It seemed as if the Christmas decorations had barely been taken down before the Easter eggs appeared in the shops. It will, finally, be Easter this weekend and we can celebrate this Christian festival by consuming vast quantities of chocolate and worshipping a giant rabbit. Or something.
I find that my daily life brings me into regular contact with cheaper, mass marketed brands, particularly those designed to appeal to children. The associated marketing campaigns focus on how well the product will appeal to children but also deals with parental (OK, usually maternal) concerns about the effects of eating too much sugar. The packaging and advertising images are bright and colourful, often featuring an animated character. The language used will be appropriately brisk, highlighting the child’s excitement about the product whilst also providing some health information, perhaps focusing on the milk content. My children are still young enough that the effect of advertising is hard to gauge, but they are certainly hypnotised by the array of bright colours on the shelves when I take them to the shops. The quality of the product inside is largely irrelevant to them. Similarly, when products within this price bracket are marketed to adults the focus tends to be on humour, highlighting the benefits of having a snack (with the current Snickers ad being a notable example) or on the ‘naughtiness’ or otherwise of the treat. We’re also beginning to see advertisers refer to the social or environmental advantages of their product.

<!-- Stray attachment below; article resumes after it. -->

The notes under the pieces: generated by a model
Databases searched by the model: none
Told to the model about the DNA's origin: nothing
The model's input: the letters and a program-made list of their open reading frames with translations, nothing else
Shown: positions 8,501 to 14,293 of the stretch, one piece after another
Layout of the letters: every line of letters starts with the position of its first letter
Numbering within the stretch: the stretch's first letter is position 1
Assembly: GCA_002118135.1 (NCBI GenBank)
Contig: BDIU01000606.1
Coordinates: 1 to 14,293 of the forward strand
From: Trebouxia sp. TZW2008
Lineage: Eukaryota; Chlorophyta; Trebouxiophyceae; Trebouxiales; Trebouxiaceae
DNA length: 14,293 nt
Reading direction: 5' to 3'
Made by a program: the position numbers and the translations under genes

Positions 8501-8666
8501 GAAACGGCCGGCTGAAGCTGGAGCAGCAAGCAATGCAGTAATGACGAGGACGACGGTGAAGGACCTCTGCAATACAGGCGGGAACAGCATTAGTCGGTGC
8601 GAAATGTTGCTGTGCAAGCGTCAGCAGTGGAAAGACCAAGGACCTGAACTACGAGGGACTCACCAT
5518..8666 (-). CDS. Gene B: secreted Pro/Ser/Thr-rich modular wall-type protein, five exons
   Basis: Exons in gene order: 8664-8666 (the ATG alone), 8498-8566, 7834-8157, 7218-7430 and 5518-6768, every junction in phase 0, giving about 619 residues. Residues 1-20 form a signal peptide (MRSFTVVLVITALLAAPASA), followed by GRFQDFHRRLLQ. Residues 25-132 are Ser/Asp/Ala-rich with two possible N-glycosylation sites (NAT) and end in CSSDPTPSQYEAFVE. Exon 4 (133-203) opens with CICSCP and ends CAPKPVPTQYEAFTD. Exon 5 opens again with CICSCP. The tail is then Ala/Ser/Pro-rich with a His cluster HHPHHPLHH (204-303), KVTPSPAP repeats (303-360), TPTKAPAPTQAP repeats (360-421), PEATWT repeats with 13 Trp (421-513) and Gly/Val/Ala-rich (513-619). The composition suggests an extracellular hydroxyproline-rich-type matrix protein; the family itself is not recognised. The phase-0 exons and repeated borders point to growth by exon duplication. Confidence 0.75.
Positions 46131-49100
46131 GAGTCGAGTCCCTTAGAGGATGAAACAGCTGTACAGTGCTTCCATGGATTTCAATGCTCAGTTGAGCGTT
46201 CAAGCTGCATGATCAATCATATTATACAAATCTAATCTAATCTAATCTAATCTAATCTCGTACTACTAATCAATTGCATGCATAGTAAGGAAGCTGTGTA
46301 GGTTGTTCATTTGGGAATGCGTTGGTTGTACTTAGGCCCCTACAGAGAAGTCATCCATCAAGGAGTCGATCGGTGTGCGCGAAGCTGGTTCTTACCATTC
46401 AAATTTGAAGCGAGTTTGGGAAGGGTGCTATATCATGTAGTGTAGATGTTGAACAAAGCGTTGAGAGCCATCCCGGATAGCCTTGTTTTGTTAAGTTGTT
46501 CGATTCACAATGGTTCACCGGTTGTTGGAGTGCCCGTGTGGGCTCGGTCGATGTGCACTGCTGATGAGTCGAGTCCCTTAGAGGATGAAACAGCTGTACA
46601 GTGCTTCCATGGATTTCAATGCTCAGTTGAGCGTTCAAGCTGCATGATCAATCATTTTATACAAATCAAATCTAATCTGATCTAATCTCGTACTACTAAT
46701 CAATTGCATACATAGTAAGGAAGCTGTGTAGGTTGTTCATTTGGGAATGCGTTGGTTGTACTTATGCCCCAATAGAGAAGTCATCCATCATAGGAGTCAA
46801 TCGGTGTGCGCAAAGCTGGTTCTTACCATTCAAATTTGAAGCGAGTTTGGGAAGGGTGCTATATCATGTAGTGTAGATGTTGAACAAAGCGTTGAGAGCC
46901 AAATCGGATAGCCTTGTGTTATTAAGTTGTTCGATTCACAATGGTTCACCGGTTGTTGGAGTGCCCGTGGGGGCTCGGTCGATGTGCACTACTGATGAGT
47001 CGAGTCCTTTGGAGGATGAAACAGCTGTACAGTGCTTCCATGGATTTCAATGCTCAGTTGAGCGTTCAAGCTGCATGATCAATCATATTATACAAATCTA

The experience of chocolate shopping in the local supermarket was thrown into stark contrast when a friend presented me with a gift box from Cocoa Amore in Leicester. Their chocolates are a thing of beauty, both in presentation and taste. (Although FYI, if anyone else was thinking of buying me a box, I’m not a fan of peanut butter). Their colour scheme is muted and tasteful and they don’t feel the need to shout. The focus is on the quality of the ingredients and the expertise of the people who make the finished product. Even if I hadn’t tasted them for myself, their marketing tells me that I won’t be feeding these to my children.
The language used is a key indicator of the type of product you’re dealing with. Cheaper brands use a fast, lively voice which encourages you to get swept up in the imagery and humour of their marketing. The luxury brands use words which sound beautiful and feel luscious when you say them. You may not have tasted the chocolate yet, but the language is designed to reflect the ‘mouth feel’ of the finished product.
You may think, therefore, that I’m a fan of the luxury brand and not the child friendly chocolate. You’d be wrong. Actually, I love them both. There’s nothing quite like a family pack of something sweet that we can all share in front of the TV during a wet weekend.
The point is, these brands understand their customers and who they are marketing to. The artisan brands aren’t interested in selling to people who are looking for a quick sugar fix. Their products are to be savoured by adults who appreciate the quality and who may even sign up for a chocolate making workshop to learn the techniques for themselves. These are customers who have the time to seek out and visit a boutique style shop. Equally, the mass market brands know that their main audience will either be children or busy adults. The children want something bright, colourful and sweet and the adults are looking for a quick sugar fix that’s readily available on the way back to the office or on the school run. I generally fall into the latter category so I consider myself lucky to have friends with good taste!
Which approach will suit your customers? Are you going for mass market appeal or high end luxury?
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